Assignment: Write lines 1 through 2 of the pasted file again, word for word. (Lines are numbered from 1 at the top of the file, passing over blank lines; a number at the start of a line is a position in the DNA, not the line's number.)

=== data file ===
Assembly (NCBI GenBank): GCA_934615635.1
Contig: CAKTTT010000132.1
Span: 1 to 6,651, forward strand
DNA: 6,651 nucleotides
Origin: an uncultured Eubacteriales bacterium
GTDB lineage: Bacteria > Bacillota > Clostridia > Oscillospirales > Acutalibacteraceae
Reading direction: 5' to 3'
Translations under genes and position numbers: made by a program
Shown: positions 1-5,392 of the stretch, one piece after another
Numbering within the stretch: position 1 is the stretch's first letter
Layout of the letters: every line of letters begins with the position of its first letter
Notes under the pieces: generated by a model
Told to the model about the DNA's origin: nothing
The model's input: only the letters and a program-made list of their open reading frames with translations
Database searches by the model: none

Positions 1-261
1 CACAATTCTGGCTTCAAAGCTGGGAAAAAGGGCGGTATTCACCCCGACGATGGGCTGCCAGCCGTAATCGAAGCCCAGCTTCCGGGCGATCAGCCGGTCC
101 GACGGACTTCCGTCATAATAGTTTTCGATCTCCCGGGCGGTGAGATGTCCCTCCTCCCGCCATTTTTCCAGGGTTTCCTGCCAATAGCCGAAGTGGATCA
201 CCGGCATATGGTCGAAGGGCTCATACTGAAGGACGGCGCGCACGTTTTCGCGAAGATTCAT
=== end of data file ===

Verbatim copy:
Assembly (NCBI GenBank): GCA_934615635.1
Contig: CAKTTT010000132.1